World media - cs Copyright 2018, All Rights Reserved. Sun, 27 May 2018 11:36:48 -1000 Sun, 27 May 2018 11:36:48 -1000 - AktualneWorld media RSS kanál - Poslední zprávy - poslední články, zprávy a aktuality s tématem World media. Aktuální zpravodajství vždy na serveru - Prehled zpravodajstvi Swansea sack Paul Clement but hope to appoint successor in next 24 hours • Welsh club sit bottom of the Premier League after string of poor results
• Board hope to get new manager in before Saturday’s game with Crystal Palace

Swansea City are looking for their third manager in less than 12 months after Paul Clement was sacked. The club’s American owners decided to part company with Clement after losing faith in his ability to engineer a turnaround following a dismal run of 10 defeats in 13 Premier League matches that left Swansea anchored to the bottom of the table and four points adrift of safety.

It is understood that Swansea have a replacement for Clement lined up and hope to have him in place before the critical home match against Crystal Palace on Saturday, with an announcement anticipated within the next 24 hours. Clement’s successor is expected to have Premier League experience, although there is no suggestion at this stage that Tony Pulis is in the frame.

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Mon, 20 Dec 2027 15:23:00 GMT
How Long Your Sunscreen Actually Protects You, According to Dermatologists

Protect your DNA!

Sun, 27 May 2018 08:16:33 GMT
Didier Eribon, writer: ‘What was difficult was not being gay but being working-class’ The Paris intellectual tells what drove him to write his influential memoir, Returning to Reims

When Didier Eribon escaped the homophobia and casual racism of an impoverished life on a housing estate in northern France and arrived in Paris in 1964, he came out of one closet and went into another. It was much easier to tell his clever, cosmopolitan new friends that he was gay than to admit to being working-class. So he lied. “My coming out of the sexual closet, my desire to assume and assert my homosexuality, coincided … with my shutting myself up inside what I might call a class closet,” he writes in his critically acclaimed bestseller Returning to Reims, published in the UK next month.

Eribon’s name is little known in Britain outside intellectual circles, in particular King’s College Cambridge, where he has been a visiting fellow. Until recently, he was best known in France for his biography of the philosopher and social theorist Michel Foucault, and for his writing on gay male identity. Returning to Reims, part-memoir, part-social and political theory, caused a stir in France, and has sold around 90,000 copies, but it approached cult status in Germany where it touched a nerve with its central premise that the mainstream left is to blame for pushing the working classes towards the far right and nationalism. Now the book, and Eribon, are coming to Britain.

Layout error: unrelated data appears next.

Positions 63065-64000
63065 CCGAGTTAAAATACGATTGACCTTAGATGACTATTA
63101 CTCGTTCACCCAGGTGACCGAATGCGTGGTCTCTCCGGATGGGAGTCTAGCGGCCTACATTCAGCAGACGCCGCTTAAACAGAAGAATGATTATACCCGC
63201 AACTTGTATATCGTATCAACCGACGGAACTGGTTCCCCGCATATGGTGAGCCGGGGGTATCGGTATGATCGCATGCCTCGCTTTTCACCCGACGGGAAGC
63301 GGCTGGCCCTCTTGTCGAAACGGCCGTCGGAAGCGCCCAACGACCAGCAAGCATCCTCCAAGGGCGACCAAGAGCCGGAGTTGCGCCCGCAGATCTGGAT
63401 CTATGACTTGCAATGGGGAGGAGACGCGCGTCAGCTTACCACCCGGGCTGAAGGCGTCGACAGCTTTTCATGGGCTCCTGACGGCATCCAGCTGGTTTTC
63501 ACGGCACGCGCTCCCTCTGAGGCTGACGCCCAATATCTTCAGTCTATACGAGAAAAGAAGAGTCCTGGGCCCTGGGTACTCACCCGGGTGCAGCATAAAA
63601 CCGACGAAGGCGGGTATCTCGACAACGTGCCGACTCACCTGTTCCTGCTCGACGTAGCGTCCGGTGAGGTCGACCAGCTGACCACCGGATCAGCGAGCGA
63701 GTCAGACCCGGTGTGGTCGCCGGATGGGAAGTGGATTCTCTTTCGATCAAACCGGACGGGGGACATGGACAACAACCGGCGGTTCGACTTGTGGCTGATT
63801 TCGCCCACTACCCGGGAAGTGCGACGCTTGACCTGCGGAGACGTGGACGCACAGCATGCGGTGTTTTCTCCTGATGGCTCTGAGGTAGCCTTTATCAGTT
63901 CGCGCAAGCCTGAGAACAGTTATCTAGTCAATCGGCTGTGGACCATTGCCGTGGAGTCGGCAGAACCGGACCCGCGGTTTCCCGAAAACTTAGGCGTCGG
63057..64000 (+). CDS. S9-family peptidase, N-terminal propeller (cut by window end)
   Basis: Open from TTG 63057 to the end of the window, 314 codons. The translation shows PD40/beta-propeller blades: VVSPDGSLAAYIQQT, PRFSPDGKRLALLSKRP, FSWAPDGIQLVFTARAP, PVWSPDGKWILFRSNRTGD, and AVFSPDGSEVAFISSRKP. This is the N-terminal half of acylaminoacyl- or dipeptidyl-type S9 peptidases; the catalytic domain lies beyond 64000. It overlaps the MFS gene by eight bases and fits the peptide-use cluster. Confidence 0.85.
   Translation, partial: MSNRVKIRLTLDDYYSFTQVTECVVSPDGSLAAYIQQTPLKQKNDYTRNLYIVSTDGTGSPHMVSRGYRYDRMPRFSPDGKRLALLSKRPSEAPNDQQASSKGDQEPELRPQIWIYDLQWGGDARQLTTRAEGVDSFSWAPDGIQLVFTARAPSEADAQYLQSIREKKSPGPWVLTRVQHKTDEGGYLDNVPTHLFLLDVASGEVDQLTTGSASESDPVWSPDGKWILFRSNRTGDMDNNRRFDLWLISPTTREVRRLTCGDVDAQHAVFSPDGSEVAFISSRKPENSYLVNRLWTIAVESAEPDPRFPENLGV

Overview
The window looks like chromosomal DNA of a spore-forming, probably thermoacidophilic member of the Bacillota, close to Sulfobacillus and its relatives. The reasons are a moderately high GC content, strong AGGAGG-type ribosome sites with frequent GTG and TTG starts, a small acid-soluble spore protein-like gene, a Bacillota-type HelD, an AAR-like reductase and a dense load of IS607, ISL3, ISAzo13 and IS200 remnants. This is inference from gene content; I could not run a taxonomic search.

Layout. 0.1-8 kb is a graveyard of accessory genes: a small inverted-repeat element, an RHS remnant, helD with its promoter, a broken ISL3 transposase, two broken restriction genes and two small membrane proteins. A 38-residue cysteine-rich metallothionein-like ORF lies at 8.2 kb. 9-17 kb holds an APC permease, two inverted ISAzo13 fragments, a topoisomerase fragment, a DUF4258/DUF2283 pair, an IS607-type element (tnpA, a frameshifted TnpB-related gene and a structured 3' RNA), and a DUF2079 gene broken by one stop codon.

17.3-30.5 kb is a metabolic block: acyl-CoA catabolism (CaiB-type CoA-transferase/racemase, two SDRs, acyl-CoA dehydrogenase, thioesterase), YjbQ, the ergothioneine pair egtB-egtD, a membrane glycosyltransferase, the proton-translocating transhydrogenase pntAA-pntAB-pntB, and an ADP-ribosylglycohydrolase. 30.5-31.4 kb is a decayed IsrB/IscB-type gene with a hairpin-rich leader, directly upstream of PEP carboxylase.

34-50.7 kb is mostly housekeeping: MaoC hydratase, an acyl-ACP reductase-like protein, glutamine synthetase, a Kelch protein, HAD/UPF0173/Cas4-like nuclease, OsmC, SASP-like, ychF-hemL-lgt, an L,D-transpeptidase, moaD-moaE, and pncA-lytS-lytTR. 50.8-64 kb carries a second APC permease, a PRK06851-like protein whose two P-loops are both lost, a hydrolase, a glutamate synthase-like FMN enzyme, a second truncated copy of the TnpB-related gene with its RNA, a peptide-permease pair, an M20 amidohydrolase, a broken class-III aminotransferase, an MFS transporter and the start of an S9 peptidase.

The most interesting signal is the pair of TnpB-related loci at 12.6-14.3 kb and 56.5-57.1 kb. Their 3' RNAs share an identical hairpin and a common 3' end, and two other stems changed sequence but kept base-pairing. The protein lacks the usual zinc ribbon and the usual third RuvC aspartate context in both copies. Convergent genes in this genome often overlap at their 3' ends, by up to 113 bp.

When people speak this way about the concierge, that’s my grandmother; or the factory worker, that’s my grandfather

The workers who were the bastion of the left are now the bastion of the extreme right

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Sun, 27 May 2018 07:30:18 GMT
Red alert: UK farmers warn of soft fruit shortage

Growers fear strawberries will be left to rot as Europe’s migrant workers stay away – but it’s not just a Brexit issue

Like many things considered quintessentially English, the humble strawberry is an immigrant. The first garden variety was grown in France in the 18th century, the result of cross-pollinating strawberries from North and South America. Those luscious fruits you buy today in the supermarket? A marriage of European and A merican strains.

It was only thanks to the penchant of Thomas Wolsey, Henry VIII’s Lord Chancellor, for serving wild strawberries with cream, that the fruit assumed totemic importance in the English psyche, never more so than during Wimbledon fortnight when tennis fans consume more than 34,000 kilos of the stuff.

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Sun, 27 May 2018 07:00:22 GMT